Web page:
Brunei Darussalam and Singapore
      Brunei Darussalam                            Fostering teachers’ capacity for ICT use in classrooms
      Singapore                                    Strengthening teachers’ belief in ICT use in the classroom
      CLM
      Cambodia                                     Improving ICT infrastructure and power supplies for better access
      Lao PDR                                      Increasing access to ICT tools for both teachers and students
      Myanmar                                      Providing quality ICT to all schools
      China and India
      China                                        Bridging the digital talent gap between demand and supply
      India                                        Raising digital literacy through broader access to digital devices

Indonesia: Ensuring access to technology at schools across the country

          The path to digital readiness in Indonesia is hampered by a lack access to ICT
      infrastructure in schools (OECD/ADB, 2015). A majority of Indonesian teachers surveyed
      about ICT use in the classroom indicated that limited access to facilities was the main factor
      holding them back (Son, Thomas and Indra, 2011). Heavy public investment in education
      has brought improvements, but there is still progress to be made. In 2017, only 61.4% of
      public secondary schools had access to computers for educational purposes and 39.7% had
      access to the Internet in 2018 (Table 2.2). This indicates that while computer access remains
      low, the schools that do have computers also provide access to the Internet.2

                      Table 2.2. Key figures on ICT and education sectors in Indonesia
      Access to digital technologies, 2018 or latest year available
      a.      Percentage of individuals using the Internet                                                                39.8%
      b.      Percentage of females using the Internet                                                                    37.4%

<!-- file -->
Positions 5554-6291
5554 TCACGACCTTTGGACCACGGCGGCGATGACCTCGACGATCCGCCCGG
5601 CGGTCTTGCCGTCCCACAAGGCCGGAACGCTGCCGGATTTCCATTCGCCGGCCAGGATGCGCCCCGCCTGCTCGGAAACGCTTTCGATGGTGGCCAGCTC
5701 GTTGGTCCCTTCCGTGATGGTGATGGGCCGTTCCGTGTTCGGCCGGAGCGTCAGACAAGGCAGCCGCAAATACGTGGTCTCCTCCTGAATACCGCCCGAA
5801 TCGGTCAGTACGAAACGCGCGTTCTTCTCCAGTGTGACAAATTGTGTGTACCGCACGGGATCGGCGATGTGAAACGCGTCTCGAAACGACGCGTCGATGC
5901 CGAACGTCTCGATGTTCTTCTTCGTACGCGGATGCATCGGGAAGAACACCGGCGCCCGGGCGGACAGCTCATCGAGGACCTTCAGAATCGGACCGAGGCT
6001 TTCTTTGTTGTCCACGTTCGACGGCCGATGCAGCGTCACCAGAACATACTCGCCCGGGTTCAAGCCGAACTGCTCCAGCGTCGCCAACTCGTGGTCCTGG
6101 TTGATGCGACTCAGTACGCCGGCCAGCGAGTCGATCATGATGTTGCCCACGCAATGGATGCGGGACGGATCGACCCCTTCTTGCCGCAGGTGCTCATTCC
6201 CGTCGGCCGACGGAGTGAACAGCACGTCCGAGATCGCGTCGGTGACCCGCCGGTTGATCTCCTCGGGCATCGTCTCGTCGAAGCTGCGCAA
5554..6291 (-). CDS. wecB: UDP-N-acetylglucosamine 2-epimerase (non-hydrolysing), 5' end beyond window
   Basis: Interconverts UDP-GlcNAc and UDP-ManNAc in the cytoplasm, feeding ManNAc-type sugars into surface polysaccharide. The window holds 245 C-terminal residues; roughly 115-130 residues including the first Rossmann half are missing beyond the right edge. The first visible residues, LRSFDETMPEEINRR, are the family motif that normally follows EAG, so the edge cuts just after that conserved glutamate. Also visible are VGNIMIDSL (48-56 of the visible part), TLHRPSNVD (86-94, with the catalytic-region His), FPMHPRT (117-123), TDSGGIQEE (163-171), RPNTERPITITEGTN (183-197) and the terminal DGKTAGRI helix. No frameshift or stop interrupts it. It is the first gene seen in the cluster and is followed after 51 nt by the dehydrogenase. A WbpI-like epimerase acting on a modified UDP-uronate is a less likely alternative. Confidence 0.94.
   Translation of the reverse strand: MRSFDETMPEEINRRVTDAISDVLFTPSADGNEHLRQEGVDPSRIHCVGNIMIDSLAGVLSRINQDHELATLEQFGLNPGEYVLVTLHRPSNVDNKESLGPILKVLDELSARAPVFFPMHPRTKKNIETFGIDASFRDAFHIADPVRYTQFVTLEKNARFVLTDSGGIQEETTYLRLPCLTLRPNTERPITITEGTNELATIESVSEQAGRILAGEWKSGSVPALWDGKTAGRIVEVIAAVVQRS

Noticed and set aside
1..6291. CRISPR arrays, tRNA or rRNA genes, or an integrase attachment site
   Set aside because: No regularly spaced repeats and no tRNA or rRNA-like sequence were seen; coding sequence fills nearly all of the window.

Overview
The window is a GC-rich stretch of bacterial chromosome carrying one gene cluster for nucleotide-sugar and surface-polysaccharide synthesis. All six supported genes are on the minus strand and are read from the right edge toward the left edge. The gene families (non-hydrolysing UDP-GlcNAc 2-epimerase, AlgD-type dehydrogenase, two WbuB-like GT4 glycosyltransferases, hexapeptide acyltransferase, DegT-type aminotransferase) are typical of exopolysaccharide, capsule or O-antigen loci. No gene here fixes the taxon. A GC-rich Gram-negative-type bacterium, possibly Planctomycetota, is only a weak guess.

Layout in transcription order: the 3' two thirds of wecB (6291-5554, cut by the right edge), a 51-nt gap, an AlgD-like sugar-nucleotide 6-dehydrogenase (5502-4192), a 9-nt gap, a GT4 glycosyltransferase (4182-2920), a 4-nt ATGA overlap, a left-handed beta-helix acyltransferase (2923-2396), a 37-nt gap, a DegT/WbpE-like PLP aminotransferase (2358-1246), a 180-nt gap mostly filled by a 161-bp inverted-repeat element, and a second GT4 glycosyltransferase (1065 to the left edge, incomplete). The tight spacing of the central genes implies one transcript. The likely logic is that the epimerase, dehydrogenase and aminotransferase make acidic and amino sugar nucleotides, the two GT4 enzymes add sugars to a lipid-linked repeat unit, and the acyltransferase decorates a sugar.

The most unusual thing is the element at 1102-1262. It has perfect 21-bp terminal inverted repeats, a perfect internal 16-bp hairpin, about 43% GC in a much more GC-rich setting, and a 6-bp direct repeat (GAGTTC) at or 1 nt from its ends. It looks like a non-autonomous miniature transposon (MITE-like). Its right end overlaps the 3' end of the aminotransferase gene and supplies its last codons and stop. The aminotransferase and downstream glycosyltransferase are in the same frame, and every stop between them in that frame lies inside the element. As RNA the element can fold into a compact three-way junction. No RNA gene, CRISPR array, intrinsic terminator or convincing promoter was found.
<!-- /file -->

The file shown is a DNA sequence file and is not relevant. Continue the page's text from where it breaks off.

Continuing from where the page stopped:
c.      Percentage of males using the Internet                                                                      42.2%
      d.      Percentage of individuals using a computer                                                                  19.0%*
      e.      Mobile-cellular telephone subscriptions per 100 inhabitants                                                 119.8
      f.      Proportion of public secondary schools with access to Internet for pedagogical purposes                     39.7%
      g.      Proportion of public secondary schools with access to computers for pedagogical purposes                    61.4%*
      TVET and lifelong learning, 2018 or latest year available
      h.      Share of all students in secondary education enrolled in vocational programmes                              19.7%
      i.      Share of female students in secondary education enrolled in vocational programmes                           17.2%
      j.      Share of male students in secondary education enrolled in vocational programmes                             22.1%
      k.      Existence of lifelong learning opportunities                                                                 Yes
      Note: (*) 2017 data.
      Source: a, b, c, d and e: ITU (2019b); f, g, h, i and j: UNESCO (2019b); k: UIL (2017).

          The uneven distribution of ICT infrastructure across Indonesia’s schools provides